London 2012 is about to begin amid guffaws about bus drivers getting lost and indignation over security cock-ups. You couldn’t have made it up. Well, they did actually*. The almost perfect Twenty Twelve is about to conclude on Tuesday. This is my fond farewell.
You arrive, expensive bottle in hand. Your host snatches at your coat removing it to the dark upstairs. You are steered with gentle force to the nibbles and the slightly cheaper wine already opened. Your expensive bottle has disappeared. The party is full of people you don’t know so well. ‘What do I do now? This is meant to be fun right.’
Anyone who has got hold of Olympic tickets has just received an e-mail which outlines that an armed soldier will take your coat; the nibbles are McDonalds only and the crap wine is £7.50 a time and if you’re honest the Olympics is full of sports you don’t know so well. ‘This is meant to be fun, right? That’s what they told us.’
They are the board at the Olympic Deliverance Commission in the BBC mocumentary sitcom Twenty Twelve which depicts, with obvious glee, the neurosis of a nervous party host. You can react to the Olympics in many ways: rejoice, rile, get out the bunting or take the piss. This being Britain we take the piss and in a rather lovely way; unpicking the vanity and limitations of a bunch of individuals trying to make froth solid and control a million variables. They fail of course. To succeed would be neither funny nor British. We’re not all that anymore remember, and this is a sitcom, not a promo ad with an Elbow back drop.
Hugh Bonneville’s, Head of Deliverance, chairs a board which comprises a combination of gruff, bluff, bluster, and bull shit. Together the universally excellent cast depict the panicked desperation that neatly reflects a nation’s – ‘maybe we are not quite up to this after all’. Ah, well, keep calm and carry on, put on some cuff links, stay positive, prepare a PowerPoint and we’ll see where that gets us.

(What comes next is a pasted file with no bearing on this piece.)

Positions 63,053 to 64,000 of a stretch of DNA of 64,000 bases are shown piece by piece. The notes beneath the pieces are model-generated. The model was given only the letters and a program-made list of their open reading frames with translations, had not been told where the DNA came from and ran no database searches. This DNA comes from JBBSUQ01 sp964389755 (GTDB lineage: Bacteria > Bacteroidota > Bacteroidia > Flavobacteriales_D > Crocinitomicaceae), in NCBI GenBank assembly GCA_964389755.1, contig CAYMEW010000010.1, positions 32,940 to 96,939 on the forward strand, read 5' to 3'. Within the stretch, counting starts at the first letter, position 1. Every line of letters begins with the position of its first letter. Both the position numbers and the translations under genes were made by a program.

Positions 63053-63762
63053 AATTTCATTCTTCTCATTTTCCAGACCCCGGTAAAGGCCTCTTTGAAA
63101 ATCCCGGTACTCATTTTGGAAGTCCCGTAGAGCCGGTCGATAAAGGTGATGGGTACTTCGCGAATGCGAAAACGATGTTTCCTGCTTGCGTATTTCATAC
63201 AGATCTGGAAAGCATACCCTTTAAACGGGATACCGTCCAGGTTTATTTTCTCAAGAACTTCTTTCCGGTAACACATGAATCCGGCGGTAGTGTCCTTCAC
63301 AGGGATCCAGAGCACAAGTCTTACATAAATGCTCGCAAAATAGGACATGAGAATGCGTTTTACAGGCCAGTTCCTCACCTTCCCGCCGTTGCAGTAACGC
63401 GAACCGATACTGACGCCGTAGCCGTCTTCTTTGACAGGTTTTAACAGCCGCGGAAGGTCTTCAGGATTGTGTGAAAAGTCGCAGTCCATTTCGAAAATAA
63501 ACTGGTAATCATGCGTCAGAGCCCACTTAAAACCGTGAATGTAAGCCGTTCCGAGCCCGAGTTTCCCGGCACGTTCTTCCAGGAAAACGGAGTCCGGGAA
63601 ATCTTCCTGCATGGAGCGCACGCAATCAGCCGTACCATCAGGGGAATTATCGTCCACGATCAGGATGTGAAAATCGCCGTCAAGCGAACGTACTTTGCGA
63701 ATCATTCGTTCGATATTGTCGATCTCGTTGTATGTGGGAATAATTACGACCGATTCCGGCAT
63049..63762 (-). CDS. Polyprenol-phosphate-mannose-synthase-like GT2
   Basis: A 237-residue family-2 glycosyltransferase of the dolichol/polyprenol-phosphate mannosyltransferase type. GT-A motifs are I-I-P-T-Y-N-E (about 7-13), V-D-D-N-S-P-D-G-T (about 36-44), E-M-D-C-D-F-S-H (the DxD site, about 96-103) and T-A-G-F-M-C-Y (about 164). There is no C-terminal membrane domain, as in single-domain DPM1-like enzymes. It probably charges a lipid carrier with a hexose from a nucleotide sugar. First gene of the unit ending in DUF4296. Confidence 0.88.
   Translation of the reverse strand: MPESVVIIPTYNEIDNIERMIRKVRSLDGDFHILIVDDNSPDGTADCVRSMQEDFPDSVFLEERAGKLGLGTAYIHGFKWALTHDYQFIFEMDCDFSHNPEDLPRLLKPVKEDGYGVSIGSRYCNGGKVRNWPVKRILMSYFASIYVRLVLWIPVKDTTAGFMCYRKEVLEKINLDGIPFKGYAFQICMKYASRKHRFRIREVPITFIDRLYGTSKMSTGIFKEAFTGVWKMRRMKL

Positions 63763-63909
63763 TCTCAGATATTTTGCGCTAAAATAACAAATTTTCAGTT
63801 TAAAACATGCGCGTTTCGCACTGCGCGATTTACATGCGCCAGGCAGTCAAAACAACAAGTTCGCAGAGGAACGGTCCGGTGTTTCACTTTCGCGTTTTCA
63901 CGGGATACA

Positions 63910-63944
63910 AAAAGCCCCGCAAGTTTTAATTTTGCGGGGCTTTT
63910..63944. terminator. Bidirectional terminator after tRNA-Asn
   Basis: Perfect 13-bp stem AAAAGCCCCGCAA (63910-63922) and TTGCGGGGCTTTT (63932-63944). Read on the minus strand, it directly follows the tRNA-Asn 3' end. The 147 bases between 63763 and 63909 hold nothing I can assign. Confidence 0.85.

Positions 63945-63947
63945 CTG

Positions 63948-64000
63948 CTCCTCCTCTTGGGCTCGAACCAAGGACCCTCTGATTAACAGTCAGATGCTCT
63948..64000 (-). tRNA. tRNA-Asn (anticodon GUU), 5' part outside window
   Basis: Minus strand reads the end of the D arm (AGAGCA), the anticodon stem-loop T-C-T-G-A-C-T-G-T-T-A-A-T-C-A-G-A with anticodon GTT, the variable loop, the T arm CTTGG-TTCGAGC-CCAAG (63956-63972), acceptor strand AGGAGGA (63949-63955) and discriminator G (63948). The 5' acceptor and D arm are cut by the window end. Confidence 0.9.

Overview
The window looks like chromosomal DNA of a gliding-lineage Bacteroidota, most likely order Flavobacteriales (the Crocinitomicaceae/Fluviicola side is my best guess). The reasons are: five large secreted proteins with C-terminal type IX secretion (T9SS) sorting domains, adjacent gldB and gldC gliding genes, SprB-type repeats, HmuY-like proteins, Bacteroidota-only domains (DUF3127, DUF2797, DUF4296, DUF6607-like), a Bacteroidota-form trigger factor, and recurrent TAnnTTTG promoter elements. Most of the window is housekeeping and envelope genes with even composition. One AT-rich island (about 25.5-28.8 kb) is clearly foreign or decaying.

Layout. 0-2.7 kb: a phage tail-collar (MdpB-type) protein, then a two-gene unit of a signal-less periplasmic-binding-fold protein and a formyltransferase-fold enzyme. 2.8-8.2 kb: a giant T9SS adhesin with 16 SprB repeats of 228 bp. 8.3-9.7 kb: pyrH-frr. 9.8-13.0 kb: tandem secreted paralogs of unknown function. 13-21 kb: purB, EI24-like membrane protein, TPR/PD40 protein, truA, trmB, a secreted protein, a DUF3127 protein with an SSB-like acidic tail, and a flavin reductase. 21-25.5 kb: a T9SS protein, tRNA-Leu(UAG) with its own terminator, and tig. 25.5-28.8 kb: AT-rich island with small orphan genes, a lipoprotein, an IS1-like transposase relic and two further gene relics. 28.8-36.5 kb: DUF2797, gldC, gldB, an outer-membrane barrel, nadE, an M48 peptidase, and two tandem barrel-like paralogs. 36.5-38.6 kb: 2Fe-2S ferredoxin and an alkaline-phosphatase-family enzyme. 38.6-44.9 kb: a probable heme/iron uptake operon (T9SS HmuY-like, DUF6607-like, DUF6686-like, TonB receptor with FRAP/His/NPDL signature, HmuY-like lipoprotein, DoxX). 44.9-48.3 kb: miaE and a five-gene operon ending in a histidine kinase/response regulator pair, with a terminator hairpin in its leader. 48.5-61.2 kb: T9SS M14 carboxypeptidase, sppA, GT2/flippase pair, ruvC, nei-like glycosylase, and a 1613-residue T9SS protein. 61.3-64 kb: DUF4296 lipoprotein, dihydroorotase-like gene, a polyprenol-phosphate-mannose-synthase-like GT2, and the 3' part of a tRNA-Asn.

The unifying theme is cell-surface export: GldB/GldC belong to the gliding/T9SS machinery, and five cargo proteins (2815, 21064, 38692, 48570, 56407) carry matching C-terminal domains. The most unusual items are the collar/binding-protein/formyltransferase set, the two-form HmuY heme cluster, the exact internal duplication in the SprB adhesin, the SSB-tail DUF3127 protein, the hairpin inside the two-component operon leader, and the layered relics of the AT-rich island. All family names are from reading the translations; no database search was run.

The sharp elbowed jibes and bid lingo within the office is the set up. The punch line is delivered when the main characters exit the office into the harsh, unforgiving outside. The blag is shattered against a wall of uncomprehending frowns and shaking heads. Divided by a common language, the them & us is set up to perfection. Underlining this interaction is the developing and now complete Olympic Park seen through the office windows. As the jesters inside juggle with fold up bikes and demand a Danish, workers in high-viz and athletes in tracksuits break ground and sweat.
It’s a regular trait of Twenty Twelve that when an episode’s farce reaches its apex that the offending character’s eyes flit for a second (see Jessica Hynes here and her wonderfully obtuse acceptance of either the truth or responsibility). In that second doomed ambition is naked. For this second, they are vulnerable – their balance and the shows tested. Thankfully cast and crew remember it’s a sitcom and catchphrase catch-alls reassert a grip. The farce descends. There is nothing to be learned. No rock bottom from which to bounce. Just positives extracted – we are in too deep. The Olympics WILL happen. It has to.
The show has charted the familiar path of well-regarded sitcoms from BBC3 or 4 to BBC2. It has been admired by many journalists and officials close to the preparations enjoying their own reflections, wanting to be in on the joke. Catastrophisation, Jubilympics – are terms coined by the show destined for the dictionary. The former was used by Evan Davis on the Today programme when he interviewed Seb Coe. It is 2012’s ‘omnishambles’ – the Thick of It’s Malcolm Tucker’s phrase now immortalised in Hansard.
Twenty Twelve has reached the great unwashed us with an audience hovering either side of a million.This has been helped of course by the inevitable parallel of the real preparation for London 2012. Between the stadium lease debacle and the G4S calamity, Twenty Twelve has benefited from an audience already primed with a knowing cynicism and ready tut. In this respect, it has been a lucky sitcom as well as a good one.
Twenty Twelve is such a fine piece of comedy because it has presented such a smart take on vanity – a nations and an individuals. Vanity is a desperate condition – to satisfy yourself you need to gratify others – and Twenty Twelve charts this dynamic magnificently. It has achieved a strange thing; it has given credence to the sceptics and at the same time made you want the Olympics to be a success. Somewhere in this healthy nuance is a smidgeon of jingoism. Many countries can host an Olympics, not many would produce a sitcom like Twenty Twelve as its running commentary.
I really think that. I really do.
* Series 1, Episode 2 and Series 2, Episode 5 respectively